had the hill country pretty well in hand ; and as the years went on
the tribes extended their conquests, until, at last, David brought the
whole land firmly under his rule.

We are now ready to learn


I. Three east of Jordan: Reuben, Gad, and the half-tribe of Ma-

II. Two southern: Judah (including Simeon) and Benjamin.

III. Two central: Ephraim, and the other half of Manasseh. Dan
originally was located at the sea, west of Manasseh, but moved north.

IV. Five northern: Issachar, Asher, Zebulun, Naphtali, Dan.

Map Key.— J, Jerusalem; B, Beer-sheba; D,.Dan, the city to which the tribe
moved; i, Reuben; 2, Gad; 3, Manasseh, east of the Jordan; 4, Judah; 5,
Simeon; 6, Benjamin; 7, Ephraim; 8, Manasseh west of the Jordan; 9, Dan,
as originally assigned; 10, Issachar; 11, Asher; 12, Zebulun; 13, Naphtali. Note
that the land stretched "from Dan to Beer-sheba."

1 Why is there no tribe of Joseph on the map ?

2 Why are there two places for Manasseh?

3 Why do we hear so little of Simeon ?

4 What did the tribe of Levi do?

5 How was the conquest incomplete?

6 Who finished it at last?

7 Locate the tribes east of Jordan.

8 Locate the two southern tribes.

9 Locate the two central tribes.

10 Which were the northern tribes? Locate them.


The Times of the Judg-es

The history of the twelve tribes in Canaan, until the days of
Eli and Samuel, is given in the Book of Judges. From that we learn



that Israel kept forgetting Jehovah their God; that when they forgot
and went after other gods, God punished them through foreign
oppression; and that after every oppression when they repented, he
raised up a dehverer to save them. These dehverers were called
judges. Twelve are named; but we will learn only those associated
with the


I. The Mesopotamian oppression. Mes-o-po-ta'mi-a means "be-
tween the rivers" ; the country north of Abraham's old home, between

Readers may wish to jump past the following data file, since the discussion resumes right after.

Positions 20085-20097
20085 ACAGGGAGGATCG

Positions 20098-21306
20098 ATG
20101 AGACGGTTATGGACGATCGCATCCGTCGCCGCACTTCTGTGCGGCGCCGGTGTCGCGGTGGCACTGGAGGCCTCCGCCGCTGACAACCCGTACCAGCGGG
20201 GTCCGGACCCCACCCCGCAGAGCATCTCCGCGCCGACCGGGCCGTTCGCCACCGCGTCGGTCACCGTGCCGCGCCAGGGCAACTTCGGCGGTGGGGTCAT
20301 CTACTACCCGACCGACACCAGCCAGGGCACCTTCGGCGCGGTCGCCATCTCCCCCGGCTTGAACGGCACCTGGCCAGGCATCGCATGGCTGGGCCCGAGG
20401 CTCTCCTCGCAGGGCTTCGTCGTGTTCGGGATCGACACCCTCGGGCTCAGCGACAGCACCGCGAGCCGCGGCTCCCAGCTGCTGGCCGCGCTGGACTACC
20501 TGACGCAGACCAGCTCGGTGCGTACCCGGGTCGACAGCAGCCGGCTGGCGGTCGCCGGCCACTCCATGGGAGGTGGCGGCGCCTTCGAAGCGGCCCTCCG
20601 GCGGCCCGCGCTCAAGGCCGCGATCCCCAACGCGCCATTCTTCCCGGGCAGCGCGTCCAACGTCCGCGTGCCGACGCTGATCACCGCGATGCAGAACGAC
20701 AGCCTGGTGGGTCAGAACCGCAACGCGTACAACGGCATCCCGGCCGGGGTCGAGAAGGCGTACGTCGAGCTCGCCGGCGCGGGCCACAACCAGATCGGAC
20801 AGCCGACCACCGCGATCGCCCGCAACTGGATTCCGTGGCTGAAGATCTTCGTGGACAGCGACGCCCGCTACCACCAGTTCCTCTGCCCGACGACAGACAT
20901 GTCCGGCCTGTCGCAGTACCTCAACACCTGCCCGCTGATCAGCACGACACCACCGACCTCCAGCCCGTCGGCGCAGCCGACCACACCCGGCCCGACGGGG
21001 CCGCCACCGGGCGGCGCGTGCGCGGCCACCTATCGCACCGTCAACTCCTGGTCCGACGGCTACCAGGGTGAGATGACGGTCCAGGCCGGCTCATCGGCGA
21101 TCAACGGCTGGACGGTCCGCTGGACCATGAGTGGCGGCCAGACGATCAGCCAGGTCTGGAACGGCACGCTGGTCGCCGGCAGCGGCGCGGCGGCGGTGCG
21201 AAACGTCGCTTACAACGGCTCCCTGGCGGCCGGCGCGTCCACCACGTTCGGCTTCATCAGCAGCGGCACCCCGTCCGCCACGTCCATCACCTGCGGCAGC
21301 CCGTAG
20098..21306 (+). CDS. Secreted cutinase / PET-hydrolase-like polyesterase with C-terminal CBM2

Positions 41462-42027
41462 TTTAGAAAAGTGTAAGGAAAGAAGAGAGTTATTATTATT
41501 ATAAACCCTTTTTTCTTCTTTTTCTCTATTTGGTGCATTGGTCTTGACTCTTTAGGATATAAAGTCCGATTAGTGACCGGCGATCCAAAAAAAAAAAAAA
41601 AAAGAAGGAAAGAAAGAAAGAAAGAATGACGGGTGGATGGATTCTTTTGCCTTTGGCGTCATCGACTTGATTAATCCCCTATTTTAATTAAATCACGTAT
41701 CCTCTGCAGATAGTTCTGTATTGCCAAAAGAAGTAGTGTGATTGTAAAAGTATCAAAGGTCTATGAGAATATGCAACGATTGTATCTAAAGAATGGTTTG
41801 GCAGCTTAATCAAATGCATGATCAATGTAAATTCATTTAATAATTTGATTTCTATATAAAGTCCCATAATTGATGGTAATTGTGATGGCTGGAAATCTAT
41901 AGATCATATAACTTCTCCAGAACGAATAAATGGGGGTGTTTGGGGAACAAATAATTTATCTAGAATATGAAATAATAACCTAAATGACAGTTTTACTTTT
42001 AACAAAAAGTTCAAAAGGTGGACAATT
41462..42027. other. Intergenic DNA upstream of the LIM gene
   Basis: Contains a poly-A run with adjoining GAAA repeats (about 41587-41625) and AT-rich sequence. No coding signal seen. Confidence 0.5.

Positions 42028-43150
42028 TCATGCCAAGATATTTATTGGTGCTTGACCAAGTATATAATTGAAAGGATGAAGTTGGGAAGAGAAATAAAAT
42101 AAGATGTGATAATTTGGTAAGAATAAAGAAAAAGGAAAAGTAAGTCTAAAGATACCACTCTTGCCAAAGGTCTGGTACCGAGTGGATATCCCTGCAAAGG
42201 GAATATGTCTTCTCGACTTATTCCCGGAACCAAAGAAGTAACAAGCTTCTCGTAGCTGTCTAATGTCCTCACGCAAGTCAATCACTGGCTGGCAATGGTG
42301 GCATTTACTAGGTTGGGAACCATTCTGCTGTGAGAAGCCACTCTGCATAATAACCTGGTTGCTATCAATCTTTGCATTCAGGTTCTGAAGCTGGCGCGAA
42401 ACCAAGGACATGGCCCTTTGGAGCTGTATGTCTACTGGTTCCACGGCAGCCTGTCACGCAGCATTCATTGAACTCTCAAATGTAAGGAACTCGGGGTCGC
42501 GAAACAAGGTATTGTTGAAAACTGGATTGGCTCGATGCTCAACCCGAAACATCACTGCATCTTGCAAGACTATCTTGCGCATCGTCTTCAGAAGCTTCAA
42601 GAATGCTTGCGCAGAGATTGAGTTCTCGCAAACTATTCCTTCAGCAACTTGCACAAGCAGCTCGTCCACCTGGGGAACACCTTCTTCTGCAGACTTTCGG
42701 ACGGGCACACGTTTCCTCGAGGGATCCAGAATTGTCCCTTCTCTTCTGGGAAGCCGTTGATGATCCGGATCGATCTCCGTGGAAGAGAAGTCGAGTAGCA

the Euphrates and the Tigris. This
oppression was broken by Oth'ni-el.

II. The Moabite oppression. Mo'ab
lay east of the Dead Sea. This was
broken by E'hud.

III. The Canaanite oppression. The
Ca'naan-ites or original inhabitants held
the lower parts of the land, like the
Plain of Esdraelon, and had strong
cities like Jcz're-el and Beth-she'an.
Now they united and oppressed the
northern tribes. Deb'o-rah the prophet-
ess and Ba'rak led against Sis'e-ra the
Canaanite general, and defeated him.

IV. The Midianite oppression. The
Mid'i-an-ites were A'rabs (a as in "at")
from the eastern desert lands. Their

oppression was broken by Gid'e-on.

V. The Ammonite oppression. The Am'mon-ites lived north of
Moab, east of the Jordan. It was Jeph'thah who broke this oppres-

VI. Last, worst, and longest was the Phi-lis'tine oppression.
The Philistines had five strong cities in the plain southwest of the
hill country of Judah, along the sea. Sam'son worried them, but
did not break their grip, which continued, ofif and on. through the
judgeships of Eli the priest, and Samuel the prophet, and the reign
of Saul the king.



Map Key.— D, Damascus; H, Hamath; i, the Philistines; 2, the Amalekites;
3, Edom; 4, Moab; 5, Ammon; 6, Phoenicia; 7, Zobah; 8, Hamath. There were
also the Canaanites in the Plain of Esdraelon, and Midianites wandering in the
desert to the east and south. Mesopotamia lay beyond the Euphrates; see
Map 2. The kingdoms of Zcbah and Hamath were of uncertain extent; see I
Sam. 14:47; II Sam., ch. 8. The dotted line with a double curve represents
the botindary later established between Israel and Judah.

1 What does the book of Judges tell us?

2 How did God punish Israel?

3 For what sin ?

4 What was a "judge"?

5 Who broke the Mesopotamian oppression?

6 The Moabite oppression ?

7 Where were the Canaanites located ?

8 Who broke their oppression ?

2 4

Online LibraryE. Morris (Edmund Morris) FergussonIntermediate grade lessons for the Sunday school : first year → online text (page 2 of 4)